Back to Mythbusting

This year, while I am working mostly with my local community to develop ways to build better, inclusive communities, I plan to dedicate my time to helping bust some of the myths I have seen in my time since starting the No Permit No Park Campaign here in Australia. Some of the myths are old ones that have been perpetuated over and over but some have surfaced more recently due to a lack of information or clarification of information. The fault doesn’t entirely lay with the people sharing it. Disability Anti Discrimination law in Australia is deeply fragmented and mostly useless. It exists but breaking it is of little consequence (unless you’re disabled with a law degree and lots of time on your hands to push the issue through the process).

We’ve done some mythbusting before and much of it was due to common misinformation or questions asked by the public. If you have a question please feel free to ask. Best method is probably to contact me directly by email via fridayology@gmail.com so that I get it directly and can respond publicly. You will of course remain anonymous if you ask a question. I want to share the responses publicly because chances are if you’re asking, someone else is also wondering, so we can share it with more people and educate the community.

One of the things that I intend to address is the responsibility of disability parking inclusion and enforcement as it is one of the most difficult areas to understand due to the fact that it is covered by three levels of government and five areas of legislation.

I’ve spent the last three years studying the Access to Premises Standards and Disability Discrimination Act in Australia to better understand how they work and how they should be applied. We are all aware how much time we can waste complaining to people who have no jurisdiction or power to act on the issue. We need to refine that in Australia so that it is easier to raise discrimination issues and have them addressed…. with an actual consequence. The first step to refining the process is to understand how it works. After three years of study, and I don’t claim to be a genius but I’m not incapable of learning these things, I am still struggling to grasp how the process was intended to be successful when applied. There are so many ifs, buts, maybes and exemptions written into the legislation it makes it impossible to hold anyone accountable for discrimination against people with disabilities.

One thing I can tell you is that rest assured here in Queensland at least, I have badgered all levels of government and all objective departments into taking this more seriously than they have in the past and as a result we’ve seen some positive changes and progress. Still in almost four years, we’re still fighting the same battles. I’m still putting out spot fires while the wildfire rages away from me. This has a great deal to do with the continual changes in all levels of government. No sooner do I get through to one group, there’s an election and I have a whole new group of attitudes to change.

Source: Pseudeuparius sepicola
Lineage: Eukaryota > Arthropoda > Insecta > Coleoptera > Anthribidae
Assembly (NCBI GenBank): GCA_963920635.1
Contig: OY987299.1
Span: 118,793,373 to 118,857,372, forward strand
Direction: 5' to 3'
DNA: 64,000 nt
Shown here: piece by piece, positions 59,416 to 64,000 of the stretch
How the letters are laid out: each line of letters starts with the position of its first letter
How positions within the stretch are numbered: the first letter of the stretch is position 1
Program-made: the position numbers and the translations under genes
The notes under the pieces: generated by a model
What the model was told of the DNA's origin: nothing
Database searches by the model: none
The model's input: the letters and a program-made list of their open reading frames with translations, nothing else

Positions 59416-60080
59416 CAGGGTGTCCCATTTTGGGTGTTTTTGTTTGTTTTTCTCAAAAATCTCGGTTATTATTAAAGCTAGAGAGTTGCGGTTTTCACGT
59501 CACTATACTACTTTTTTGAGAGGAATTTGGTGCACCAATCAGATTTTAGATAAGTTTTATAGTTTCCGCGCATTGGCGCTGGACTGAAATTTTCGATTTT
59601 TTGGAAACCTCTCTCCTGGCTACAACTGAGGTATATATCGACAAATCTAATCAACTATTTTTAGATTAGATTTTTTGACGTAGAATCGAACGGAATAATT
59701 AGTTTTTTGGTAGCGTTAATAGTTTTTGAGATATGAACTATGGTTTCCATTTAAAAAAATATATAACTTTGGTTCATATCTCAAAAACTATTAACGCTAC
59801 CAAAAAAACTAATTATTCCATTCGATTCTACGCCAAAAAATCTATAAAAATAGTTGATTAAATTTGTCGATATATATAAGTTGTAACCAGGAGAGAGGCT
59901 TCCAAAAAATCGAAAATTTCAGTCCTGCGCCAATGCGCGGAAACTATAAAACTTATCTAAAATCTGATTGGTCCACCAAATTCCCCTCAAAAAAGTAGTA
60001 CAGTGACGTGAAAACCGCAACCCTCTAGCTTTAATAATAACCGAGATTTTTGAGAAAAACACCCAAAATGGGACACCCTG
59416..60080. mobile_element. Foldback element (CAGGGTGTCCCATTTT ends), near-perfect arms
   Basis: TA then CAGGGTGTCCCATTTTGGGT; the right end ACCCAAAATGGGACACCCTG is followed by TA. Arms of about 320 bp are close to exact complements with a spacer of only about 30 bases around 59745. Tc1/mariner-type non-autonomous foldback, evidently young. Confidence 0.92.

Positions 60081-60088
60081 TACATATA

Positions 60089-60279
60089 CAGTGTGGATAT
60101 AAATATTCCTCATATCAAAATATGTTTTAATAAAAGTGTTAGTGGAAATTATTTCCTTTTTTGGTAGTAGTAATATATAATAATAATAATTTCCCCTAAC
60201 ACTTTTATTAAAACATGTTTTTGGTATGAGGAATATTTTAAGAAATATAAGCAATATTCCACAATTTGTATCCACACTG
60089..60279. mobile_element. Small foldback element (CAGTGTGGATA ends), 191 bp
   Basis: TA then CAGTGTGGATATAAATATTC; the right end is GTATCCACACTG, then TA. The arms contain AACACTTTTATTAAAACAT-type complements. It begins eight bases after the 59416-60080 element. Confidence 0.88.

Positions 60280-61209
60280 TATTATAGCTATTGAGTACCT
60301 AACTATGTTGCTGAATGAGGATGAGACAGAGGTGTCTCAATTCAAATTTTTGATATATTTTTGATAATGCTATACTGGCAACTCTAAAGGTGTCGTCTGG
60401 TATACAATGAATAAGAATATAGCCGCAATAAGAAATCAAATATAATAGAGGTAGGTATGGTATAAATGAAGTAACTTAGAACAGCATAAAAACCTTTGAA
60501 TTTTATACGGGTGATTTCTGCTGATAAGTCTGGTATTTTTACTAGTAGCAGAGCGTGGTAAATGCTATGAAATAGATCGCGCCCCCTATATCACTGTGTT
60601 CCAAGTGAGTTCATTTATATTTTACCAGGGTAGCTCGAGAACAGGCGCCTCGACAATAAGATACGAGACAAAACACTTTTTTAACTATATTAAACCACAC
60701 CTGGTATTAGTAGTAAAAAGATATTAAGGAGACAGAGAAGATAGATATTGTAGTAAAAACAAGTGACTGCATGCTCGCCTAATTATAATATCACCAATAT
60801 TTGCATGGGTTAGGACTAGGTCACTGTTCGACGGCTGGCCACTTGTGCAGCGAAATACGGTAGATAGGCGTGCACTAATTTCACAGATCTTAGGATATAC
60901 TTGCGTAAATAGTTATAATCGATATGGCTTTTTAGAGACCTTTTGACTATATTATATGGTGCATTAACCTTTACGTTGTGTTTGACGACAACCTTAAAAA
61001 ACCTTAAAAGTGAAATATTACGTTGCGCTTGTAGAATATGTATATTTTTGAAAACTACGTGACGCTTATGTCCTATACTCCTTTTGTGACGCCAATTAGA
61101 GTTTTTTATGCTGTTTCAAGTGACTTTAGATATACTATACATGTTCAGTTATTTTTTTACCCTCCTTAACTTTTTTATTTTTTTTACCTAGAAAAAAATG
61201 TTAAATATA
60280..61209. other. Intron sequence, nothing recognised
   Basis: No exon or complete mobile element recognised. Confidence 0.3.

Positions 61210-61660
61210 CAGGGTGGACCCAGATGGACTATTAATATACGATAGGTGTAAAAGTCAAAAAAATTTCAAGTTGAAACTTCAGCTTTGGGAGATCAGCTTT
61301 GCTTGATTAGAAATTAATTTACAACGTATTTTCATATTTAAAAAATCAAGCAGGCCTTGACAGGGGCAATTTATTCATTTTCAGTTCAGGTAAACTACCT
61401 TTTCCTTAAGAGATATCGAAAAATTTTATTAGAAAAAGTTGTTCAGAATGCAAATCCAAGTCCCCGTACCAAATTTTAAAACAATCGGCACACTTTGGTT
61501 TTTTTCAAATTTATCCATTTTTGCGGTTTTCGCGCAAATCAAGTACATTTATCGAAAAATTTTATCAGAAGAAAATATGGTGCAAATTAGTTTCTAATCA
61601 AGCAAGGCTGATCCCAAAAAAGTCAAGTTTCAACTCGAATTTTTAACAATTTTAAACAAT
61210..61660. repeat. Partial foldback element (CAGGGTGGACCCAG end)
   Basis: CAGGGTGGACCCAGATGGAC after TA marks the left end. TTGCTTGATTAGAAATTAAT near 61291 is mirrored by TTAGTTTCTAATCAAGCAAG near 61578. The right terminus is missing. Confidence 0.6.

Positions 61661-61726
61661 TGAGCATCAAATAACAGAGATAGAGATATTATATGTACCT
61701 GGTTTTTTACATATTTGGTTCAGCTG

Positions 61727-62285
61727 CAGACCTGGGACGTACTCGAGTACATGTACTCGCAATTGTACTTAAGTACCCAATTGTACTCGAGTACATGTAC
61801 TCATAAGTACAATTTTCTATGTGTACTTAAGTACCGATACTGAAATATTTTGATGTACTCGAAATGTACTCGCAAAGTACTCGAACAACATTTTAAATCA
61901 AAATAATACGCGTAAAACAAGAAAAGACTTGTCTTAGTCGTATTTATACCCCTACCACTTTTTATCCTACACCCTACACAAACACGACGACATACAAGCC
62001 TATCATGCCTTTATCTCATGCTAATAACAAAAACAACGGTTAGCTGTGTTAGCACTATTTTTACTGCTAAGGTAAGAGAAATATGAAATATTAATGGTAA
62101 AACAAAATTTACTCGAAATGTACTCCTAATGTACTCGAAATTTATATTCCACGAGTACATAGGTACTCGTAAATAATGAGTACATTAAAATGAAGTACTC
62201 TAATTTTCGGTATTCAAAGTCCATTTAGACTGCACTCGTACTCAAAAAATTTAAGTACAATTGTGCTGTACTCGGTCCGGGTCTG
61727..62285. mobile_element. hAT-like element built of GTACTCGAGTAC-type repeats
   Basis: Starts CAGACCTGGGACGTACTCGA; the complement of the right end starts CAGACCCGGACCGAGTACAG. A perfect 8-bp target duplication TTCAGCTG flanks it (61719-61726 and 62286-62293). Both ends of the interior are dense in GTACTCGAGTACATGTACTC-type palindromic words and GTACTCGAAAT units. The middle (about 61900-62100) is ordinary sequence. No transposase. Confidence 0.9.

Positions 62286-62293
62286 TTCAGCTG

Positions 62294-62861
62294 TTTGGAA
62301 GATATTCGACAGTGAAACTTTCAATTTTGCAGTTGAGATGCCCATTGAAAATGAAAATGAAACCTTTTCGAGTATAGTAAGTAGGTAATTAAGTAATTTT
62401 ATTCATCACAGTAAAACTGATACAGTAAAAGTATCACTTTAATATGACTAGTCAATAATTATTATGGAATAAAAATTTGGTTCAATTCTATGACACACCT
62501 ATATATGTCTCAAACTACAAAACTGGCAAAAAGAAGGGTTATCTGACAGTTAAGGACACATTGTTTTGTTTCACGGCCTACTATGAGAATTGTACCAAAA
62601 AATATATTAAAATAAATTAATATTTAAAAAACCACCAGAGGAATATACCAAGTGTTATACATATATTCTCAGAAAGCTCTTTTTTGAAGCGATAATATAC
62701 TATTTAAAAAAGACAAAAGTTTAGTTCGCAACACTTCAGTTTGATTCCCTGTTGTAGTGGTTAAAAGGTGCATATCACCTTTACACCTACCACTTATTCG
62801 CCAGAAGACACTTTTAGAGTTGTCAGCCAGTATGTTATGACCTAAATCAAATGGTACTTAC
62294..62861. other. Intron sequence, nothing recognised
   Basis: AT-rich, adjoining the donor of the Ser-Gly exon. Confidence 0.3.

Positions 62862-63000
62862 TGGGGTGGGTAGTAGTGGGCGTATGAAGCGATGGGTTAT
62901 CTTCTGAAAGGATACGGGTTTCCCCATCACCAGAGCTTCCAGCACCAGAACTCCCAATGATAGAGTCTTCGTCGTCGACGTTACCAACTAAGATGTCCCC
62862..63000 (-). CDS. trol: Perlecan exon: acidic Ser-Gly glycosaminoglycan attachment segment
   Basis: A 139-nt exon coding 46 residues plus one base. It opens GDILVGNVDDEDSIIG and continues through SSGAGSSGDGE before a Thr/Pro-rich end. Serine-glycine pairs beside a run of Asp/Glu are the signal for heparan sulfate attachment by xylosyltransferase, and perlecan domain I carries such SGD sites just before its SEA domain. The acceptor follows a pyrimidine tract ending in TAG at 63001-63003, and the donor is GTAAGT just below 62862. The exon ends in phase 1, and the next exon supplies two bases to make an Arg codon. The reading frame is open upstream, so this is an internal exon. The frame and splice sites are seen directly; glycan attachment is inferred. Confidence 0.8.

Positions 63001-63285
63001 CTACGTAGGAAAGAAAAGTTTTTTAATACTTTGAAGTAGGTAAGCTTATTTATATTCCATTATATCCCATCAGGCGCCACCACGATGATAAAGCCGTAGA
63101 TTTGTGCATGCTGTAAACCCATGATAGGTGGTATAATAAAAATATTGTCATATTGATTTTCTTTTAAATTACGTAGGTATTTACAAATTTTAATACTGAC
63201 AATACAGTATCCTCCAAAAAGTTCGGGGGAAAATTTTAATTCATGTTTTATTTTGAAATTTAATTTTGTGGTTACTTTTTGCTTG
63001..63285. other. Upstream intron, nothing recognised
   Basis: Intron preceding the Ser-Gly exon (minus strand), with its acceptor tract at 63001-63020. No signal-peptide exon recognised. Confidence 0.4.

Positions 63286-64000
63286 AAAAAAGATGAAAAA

So stay tuned in 2017. I hope that I will be able to give you the tools and the encouragement you need to be a powerful advocate in your community. If nothing else I have learned that when a community identifies you as one of theirs, they respect your views much more than someone they may never meet.

Image: cartoon graphics of people shapes with conversation bubbles above them.

No more putting up with it.

We are done.
Done with being a silent many. Every voice rings out and carries. No we won’t just go back. Home without you hearing. The sound when the many say, we are done. – The Madden Brothers

Keep fighting the good fight.

Friday.

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Comments (1)

  1. Reply

    Well said, Elisha. 🙂

    At Accessible Parking Australia we’re in the preliminary stages of planning a series of test cases in State and Federal courts to try to establish legal precedents regarding the responsibilities of private property owners to ensure reasonable measures to enforce applicable laws and regulations so that only holders of valid Disability Parking Permits occupy accessible parking bays throughout Australia.

    The proposition to be tested is this (sorry it’s so convoluted — we’re talking about a complex subject here):

    “Under the terms of applicable laws, regulations and codes (including the Building Code of Australia) and Permits issued for their properties, and in order to comply with the minimum requirements in the ratio of accessible parking bays to regular parking bays (2:100 or part thereof in car parks adjacent to retail properties, hospitals, etc) there is an implied duty of care to ensure that only people with valid, visible Disability Parking Permits occupy accessible parking bays on those properties.

    If they refuse, neglect or otherwise fail to take reasonable action to ensure compliance, and the total number of accessible parking bays, including legally-occupied accessible parking bays, falls below the minimum mandated ratio per 100 parking bays — or part thereof — then the property owner is in breach of its Building, Development or Planning Permit (as the case may be) and is guilty of an offence under the terms and conditions of those applicable Permit/s.”

    More details are available in this safe, printable PDF document:

    http://accessibleparking.com.au/agenda-2017/

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